The Trump administration recently put forth a plan that would allow for shooting down drones near US airports, angering Republican lawmakers, who argued that it is "irresponsible" and exceeds the department's authority.

In response to the potential airport threats, the Department of Homeland Security, the Department of Defense, the Federal Aviation Administration and the Department of Justice drafted a "concept of operations," which designates the Transportation Security Administration as the lead federal agency to counter unmanned aircraft that threaten national airspace.

TSA's Federal Air Marshal Service would operate a Defense Department counter-unmanned-aircraft system to "mitigate" the risk near airports, according to a letter last week from the ranking members of the House Homeland Security Committee and the House Transportation and Infrastructure Committee to acting Homeland Security Secretary Chad Wolf.

TSA briefed Congress earlier this month on the airport drone proposal, and staffers expect discussions with the agency to continue.

A DHS official told CNN that TSA has means to counter drones short of shooting them down, such as technology that causes drones to immediately land.

The DHS plans went into high gear after an incident at London's Gatwick Airport last Christmas season, when reported drone sightings at the airport grounded flights and disrupted the travel plans of hundreds of thousands of people, according to a DHS official.

The letter to Wolf from Republican Reps. Mike Rogers of Alabama and Sam Graves of Missouri argues that the DHS plan "goes far beyond" the authority provided by Congress to take measures to combat the threat from drones in the US.

DHS had asked Congress for shoot-down authority over federal assets and is now "trying to use some loophole" to shoot down drones near airports, which is "well beyond the current authorities," said a congressional staffer.

Last year, Congress authorized DHS to take counter-drone action "up to and including its destruction" if there is a threat to the safety or security of a "covered facility or asset," which includes certain federal buildings and DHS-protected events like the Super Bowl or presidential inaugurations.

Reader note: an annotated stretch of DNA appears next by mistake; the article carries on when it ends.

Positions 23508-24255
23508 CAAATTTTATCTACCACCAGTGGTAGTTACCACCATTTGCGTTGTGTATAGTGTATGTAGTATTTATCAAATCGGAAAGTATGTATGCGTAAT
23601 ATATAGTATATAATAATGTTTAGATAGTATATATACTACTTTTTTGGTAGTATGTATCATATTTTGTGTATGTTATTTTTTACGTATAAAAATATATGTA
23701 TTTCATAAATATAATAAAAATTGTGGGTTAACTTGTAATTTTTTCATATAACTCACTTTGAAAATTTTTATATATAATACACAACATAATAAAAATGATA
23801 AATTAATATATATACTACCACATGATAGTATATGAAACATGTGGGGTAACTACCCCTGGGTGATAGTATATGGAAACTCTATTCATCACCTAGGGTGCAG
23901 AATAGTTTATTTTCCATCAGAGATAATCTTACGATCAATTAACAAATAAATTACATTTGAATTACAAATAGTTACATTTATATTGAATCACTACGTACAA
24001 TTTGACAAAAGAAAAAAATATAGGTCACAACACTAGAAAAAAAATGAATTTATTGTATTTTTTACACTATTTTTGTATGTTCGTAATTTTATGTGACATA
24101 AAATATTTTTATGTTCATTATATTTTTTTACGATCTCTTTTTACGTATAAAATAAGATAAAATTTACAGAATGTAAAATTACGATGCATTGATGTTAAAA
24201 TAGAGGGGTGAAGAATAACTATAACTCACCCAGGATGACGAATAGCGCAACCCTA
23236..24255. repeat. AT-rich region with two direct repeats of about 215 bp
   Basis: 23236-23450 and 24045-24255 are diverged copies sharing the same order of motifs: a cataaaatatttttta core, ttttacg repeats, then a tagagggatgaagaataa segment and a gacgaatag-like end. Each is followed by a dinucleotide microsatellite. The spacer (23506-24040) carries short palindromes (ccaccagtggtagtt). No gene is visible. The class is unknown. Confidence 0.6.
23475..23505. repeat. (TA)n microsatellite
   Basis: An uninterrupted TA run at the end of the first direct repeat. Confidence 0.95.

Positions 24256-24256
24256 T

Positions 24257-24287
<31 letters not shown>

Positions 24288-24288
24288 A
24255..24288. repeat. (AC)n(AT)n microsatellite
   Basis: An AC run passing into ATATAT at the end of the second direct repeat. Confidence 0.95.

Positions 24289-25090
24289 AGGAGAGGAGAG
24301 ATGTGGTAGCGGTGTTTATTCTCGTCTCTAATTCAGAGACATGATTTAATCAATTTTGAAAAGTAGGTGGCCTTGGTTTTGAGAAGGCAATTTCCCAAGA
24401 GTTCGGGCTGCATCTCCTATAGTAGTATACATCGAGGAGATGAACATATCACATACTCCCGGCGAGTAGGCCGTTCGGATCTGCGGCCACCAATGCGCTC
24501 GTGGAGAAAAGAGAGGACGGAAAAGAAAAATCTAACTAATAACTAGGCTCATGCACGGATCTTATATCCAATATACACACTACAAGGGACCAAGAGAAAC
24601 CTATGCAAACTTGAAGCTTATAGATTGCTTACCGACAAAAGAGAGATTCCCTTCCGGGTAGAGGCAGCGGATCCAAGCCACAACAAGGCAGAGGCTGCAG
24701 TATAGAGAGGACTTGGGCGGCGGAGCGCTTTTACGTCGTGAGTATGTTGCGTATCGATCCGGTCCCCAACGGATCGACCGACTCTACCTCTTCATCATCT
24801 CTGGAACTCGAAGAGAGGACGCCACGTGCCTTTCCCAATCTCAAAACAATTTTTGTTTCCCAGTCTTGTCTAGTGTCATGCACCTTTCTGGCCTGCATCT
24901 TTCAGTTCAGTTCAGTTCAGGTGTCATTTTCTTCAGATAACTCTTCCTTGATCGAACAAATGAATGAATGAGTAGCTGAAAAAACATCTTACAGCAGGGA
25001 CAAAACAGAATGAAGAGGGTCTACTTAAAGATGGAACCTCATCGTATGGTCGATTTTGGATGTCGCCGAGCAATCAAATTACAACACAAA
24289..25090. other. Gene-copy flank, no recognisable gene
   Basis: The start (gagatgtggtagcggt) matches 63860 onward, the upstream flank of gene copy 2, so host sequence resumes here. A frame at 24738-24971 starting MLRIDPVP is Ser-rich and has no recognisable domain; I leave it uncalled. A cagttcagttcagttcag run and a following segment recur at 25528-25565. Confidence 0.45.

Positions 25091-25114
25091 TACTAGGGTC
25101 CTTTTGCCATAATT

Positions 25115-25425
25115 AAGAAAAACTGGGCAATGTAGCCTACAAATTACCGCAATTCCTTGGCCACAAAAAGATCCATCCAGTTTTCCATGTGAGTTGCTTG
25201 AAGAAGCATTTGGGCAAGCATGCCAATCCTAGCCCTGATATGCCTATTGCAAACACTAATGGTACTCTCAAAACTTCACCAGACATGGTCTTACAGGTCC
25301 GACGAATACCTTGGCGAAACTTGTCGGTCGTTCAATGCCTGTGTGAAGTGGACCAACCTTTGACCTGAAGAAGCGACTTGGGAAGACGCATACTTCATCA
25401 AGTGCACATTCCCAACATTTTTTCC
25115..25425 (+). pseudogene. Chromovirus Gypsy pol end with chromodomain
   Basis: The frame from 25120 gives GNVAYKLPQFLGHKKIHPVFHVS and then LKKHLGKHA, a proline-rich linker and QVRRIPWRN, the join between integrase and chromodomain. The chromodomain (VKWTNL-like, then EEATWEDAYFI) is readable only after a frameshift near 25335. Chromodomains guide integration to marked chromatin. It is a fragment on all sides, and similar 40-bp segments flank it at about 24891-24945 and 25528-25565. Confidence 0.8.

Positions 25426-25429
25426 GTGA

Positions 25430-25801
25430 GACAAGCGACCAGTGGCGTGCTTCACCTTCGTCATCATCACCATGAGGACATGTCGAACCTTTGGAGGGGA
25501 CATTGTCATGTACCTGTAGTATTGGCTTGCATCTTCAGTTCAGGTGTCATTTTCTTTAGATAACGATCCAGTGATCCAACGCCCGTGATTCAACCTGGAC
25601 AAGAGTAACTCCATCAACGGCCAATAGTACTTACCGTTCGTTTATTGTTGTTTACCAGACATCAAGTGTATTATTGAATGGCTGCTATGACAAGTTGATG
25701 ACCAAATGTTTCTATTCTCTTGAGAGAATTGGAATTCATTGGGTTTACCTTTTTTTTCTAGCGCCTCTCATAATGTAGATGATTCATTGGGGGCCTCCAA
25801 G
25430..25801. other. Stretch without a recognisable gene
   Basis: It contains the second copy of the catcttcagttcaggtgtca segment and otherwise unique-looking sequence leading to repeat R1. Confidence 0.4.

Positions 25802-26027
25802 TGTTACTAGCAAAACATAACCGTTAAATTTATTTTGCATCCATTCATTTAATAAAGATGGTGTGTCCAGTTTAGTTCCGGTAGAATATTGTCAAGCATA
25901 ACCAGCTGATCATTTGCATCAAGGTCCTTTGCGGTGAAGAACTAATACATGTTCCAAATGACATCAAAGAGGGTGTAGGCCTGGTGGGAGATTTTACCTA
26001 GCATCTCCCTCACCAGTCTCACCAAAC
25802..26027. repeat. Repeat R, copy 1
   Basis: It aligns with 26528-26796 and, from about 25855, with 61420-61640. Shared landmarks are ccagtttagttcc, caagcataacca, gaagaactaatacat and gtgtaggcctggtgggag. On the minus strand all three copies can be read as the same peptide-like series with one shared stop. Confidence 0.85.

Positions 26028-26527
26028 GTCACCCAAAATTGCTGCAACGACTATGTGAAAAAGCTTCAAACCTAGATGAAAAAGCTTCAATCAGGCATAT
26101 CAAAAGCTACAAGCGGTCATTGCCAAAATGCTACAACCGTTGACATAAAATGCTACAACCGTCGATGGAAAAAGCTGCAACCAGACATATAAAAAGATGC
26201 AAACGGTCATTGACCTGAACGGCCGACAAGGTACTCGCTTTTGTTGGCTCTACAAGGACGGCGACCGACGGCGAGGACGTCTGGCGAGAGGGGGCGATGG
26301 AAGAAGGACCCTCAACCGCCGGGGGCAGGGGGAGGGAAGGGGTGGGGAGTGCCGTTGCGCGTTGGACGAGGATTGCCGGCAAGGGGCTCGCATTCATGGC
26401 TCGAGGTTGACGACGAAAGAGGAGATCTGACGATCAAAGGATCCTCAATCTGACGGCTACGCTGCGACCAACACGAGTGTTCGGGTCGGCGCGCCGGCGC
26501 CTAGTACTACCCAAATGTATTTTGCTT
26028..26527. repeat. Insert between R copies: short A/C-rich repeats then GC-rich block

US airspace and the area around an airport do not fall under that category, Rogers and Graves wrote in the letter to Wolf.

The department "does not have the authority or experience" to operate the equipment needed to counter drones in the manner it proposes, they wrote.

In response to the letter, a spokesperson for TSA told CNN the agency is "committed to a unified federal response to a persistent disruption of airport operations due to an unmanned aircraft system (UAS)," adding that "federal entities will only seek to mitigate a UAS in limited, emergency circumstances in order to ensure the safety and security of the national airspace."

CNN has reached out to the FAA for comment.

A Democratic House aide told CNN that DHS "owes Congress significant information" on how it will implement counter-drone authorities. "We look forward to receiving the report the department was required to submit over a month ago," the aide added.

"Nobody wants drones to cause disruptions at our airports, but to hastily hand over authority to shoot down drones to an agency that doesn't have the critical knowledge or experience of how our airspace system functions is irresponsible and dangerous," Rogers and Graves said in a statement.

According to the two Republican House members, the FAA is the only federal agency that fully understands the "incredible complexity" of the national airspace system.

DHS' experience operating the Defense Department counter-drone system "particularly within complicated airspace with civilian air traffic over populated airspace (is) sorely lacking," the lawmakers wrote to Wolf.

DHS has raised concerns about the potential for terrorists to use drones in attacks on the US.

Some terrorist groups overseas are using wartime experiences to pursue technologies -- including unmanned aircraft -- that could be used outside the conflict zones, according to the department's 2019 terror advisory bulletin.

Former Homeland Security Secretary Kirstjen Nielsen praised Congress last year when it granted the department the new authorities, saying the laws had prevented DHS from addressing drone threats and protecting the American people.

"The evolving threat posed by malicious drone technology is quickly outpacing the federal government's ability to respond," she said at the time.